Obituary, George W. Bowen

Psalm 37:37

Mark the perfect man, and behold the upright,

for the end of that man is peace.

When George was confirmed at age 13, in April 1938, the pastor of Christ Evangelical Lutheran Church in Floral Park, NY prophetically chose this verse to represent the young man pictured above. It was most appropriate, for indeed, he did become an upright, good man.

George W. Bowen, age 96, resident of The Bickford Senior Living Community, Virginia Beach, VA died on March 30, 2021. George was born September 24, 1924 in Floral Park, NY to William and Anna Bowen.

To his father’s dismay, in 1943, at age 19, George enlisted in the United States Navy. He saw service aboard the heavy aircraft carrier USS Franklin in the Pacific as an Aviation Electrician Mate 3/C. He received a Purple Heart for injuries sustained in a Kamikaze attack off Kyushu, Japan in March 1945.

George married the former Helen Lizzette Bloechle, in June 1950, at Christ Evangelical Lutheran Church in Floral Park, NY. For nearly 40 years they resided in Floral Park, NY before moving to Garden City, NY where they resided for another 25 years.

He received a Bachelor of Mechanical Engineering in 1947 from Polytechnic Institute of Brooklyn and a Master of Industrial Engineering in 1951 from New York University.

George Bowen worked for Liberty Mutual Insurance Company for 18 years as Director of Materials Handling. A 1961 trade magazine article described him as the focal person for material handling safety as he worked with Liberty’s 350 field engineers and the safety departments of the company’s policyholders.

When he left Liberty Mutual, and began working for the American National Standards Institute (ANSI) from 1967 to 1996, he became a force for international standardization of material handling and manufacturing, and in particular the use of the intermodal shipping container. In 1967, the use of the international cargo shipping container was still in its nascent period. Standardization of the container’s size had not been achieved and its use had not yet gained worldwide acceptance. Without an international size standard, the shipping container’s movement would be hindered in its transfer from land to sea to air, negating its benefits. George worked to secure international acceptance of the standardized shipping container. To this end, George served as the Secretariat of International Trade Standardization meetings around the world. At his retirement, at age 72, the following sentiments were shared:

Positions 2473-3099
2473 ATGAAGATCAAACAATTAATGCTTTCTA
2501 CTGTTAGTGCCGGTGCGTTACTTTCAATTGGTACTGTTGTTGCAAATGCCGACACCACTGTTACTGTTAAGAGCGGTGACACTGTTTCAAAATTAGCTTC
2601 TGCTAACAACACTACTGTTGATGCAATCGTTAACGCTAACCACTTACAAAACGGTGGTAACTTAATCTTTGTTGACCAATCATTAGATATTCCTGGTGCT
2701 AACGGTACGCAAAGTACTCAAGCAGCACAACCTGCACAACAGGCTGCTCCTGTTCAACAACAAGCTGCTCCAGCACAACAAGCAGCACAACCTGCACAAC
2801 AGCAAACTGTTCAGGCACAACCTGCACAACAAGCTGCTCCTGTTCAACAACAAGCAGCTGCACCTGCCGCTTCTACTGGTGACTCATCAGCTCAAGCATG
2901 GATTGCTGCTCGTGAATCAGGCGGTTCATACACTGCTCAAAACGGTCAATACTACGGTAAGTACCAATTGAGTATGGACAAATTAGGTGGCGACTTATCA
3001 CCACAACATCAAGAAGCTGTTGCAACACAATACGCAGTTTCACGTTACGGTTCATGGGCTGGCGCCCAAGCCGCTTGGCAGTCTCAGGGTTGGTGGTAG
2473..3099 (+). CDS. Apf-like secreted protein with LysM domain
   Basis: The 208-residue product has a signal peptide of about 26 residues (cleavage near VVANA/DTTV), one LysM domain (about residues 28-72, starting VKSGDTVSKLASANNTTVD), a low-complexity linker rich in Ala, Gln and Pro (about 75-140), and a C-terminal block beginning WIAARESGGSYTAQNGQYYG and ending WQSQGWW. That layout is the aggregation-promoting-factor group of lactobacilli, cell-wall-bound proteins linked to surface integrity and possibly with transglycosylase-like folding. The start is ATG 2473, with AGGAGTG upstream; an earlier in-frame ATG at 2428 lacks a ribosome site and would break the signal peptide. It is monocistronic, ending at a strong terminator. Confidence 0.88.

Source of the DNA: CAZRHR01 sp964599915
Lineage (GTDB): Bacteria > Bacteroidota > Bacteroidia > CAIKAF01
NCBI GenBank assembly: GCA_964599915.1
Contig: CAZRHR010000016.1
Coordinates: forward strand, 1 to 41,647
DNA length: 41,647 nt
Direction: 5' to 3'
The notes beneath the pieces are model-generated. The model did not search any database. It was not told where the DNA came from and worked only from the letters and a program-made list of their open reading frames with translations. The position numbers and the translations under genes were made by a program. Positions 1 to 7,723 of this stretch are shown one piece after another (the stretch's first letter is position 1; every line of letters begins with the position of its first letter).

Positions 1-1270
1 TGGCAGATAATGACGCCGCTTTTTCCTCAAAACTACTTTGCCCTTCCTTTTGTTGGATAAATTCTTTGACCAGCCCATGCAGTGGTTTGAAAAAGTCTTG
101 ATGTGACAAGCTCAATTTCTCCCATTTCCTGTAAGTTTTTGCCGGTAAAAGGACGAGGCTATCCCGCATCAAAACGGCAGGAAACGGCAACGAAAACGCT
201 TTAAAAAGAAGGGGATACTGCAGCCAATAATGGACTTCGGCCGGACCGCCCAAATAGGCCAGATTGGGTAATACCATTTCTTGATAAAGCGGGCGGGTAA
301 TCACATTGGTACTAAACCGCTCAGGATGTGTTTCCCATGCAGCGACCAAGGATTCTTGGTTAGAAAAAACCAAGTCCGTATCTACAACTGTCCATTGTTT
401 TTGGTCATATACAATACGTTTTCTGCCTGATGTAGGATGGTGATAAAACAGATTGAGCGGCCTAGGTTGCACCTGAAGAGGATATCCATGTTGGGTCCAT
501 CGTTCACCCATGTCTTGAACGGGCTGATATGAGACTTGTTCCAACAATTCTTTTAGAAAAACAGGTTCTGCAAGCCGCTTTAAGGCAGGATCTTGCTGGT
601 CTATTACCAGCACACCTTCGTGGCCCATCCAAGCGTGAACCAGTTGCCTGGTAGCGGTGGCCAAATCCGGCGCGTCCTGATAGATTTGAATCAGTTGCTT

The responsibilities of an ISO International Technical Committee Secretariat are awesome and at time require a good bit of tightrope walking. The secretariat must serve the best interests of international standardization and faithfully carry out the letter and intent of ISO (International Standards Organization) procedures. At the same time there is necessarily considerable national interest involved which must also receive proper recognition. It is a wonder that any secretariat can do as well as GWB. His unusual ability to knife through triviality and summarize agreements in resolution format cut off hours of palaver. He was able to capture the fine points of agreement, with USA interests in mind. We will miss your experience and wise council and your ability to get us through the tough battles with few to no scars.

We can look at the millions of containers moving in every country of the world and this is attributable to the good job you did. That is quite a feather in your cap and one you should take real pride in.

I got to know George as the quiet observant guy at the end of the table who heard everything and said almost nothing. He resolved any questions of ANSI protocol as soon as they arose with about six words. No one asked why or said explain that. No matter how hectic, argumentative and factional the meeting became and they often did, George was the rock and anchor.

He was an active leader in professional organizations through out his career: American Society of Mechanical Engineers – Chairman of Safety Division Executive Committee, American Material Handling Society – President New York Chapter, International Material Management Society – President New York Chapter, and New York & Massachusetts Engineering Societies – Registered Professional Engineer.

After retirement George was involved with the Long Island Early Fliers Club, the Long Island Air& Space Museum, the Nassau County Office for the Physically Challenged, the Long Island Children’s Museum, and both the Garden City, NY and Floral Park, NY Historical Societies.

George was predeceased in 2018 by his spouse of 68 years, Helen Lizzette Bowen. He is survived by his children Janet Blohm (James), Thomas Bowen (Amy), his grandchildren Lizette Reed (Ryan), Claire Blohm – Warshauer (Alex), Dustin Bowen, and his great -grandchildren June and Walden Reed.

A memorial service will be celebrated at a later date in New York, followed by burial at Greenfield Cemetery in Uniondale, NY. Hollomon-Brown Funeral Home, Princess Anne Chapel is handling arrangements.

To Plant Memorial Trees in memory, please visit our Sympathy Store.

Published in The Virginian-Pilot from Apr. 6 to Apr. 7, 2021.

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